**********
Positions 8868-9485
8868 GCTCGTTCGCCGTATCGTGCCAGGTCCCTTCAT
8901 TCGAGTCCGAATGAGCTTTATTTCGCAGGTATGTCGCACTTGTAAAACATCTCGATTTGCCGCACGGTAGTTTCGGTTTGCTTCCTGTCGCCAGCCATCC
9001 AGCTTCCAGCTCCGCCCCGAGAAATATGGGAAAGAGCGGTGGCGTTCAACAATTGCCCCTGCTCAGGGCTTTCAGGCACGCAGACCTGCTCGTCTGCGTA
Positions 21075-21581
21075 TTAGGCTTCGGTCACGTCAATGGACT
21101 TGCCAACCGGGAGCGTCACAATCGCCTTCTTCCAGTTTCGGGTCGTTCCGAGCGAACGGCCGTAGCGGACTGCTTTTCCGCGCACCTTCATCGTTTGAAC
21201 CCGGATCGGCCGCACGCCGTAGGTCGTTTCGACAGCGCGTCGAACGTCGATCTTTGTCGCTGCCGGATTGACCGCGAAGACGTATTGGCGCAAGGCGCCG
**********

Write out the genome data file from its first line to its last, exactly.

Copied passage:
Positions 8868-9485
8868 GCTCGTTCGCCGTATCGTGCCAGGTCCCTTCAT
8901 TCGAGTCCGAATGAGCTTTATTTCGCAGGTATGTCGCACTTGTAAAACATCTCGATTTGCCGCACGGTAGTTTCGGTTTGCTTCCTGTCGCCAGCCATCC
9001 AGCTTCCAGCTCCGCCCCGAGAAATATGGGAAAGAGCGGTGGCGTTCAACAATTGCCCCTGCTCAGGGCTTTCAGGCACGCAGACCTGCTCGTCTGCGTA
Positions 21075-21581
21075 TTAGGCTTCGGTCACGTCAATGGACT
21101 TGCCAACCGGGAGCGTCACAATCGCCTTCTTCCAGTTTCGGGTCGTTCCGAGCGAACGGCCGTAGCGGACTGCTTTTCCGCGCACCTTCATCGTTTGAAC
21201 CCGGATCGGCCGCACGCCGTAGGTCGTTTCGACAGCGCGTCGAACGTCGATCTTTGTCGCTGCCGGATTGACCGCGAAGACGTATTGGCGCAAGGCGCCG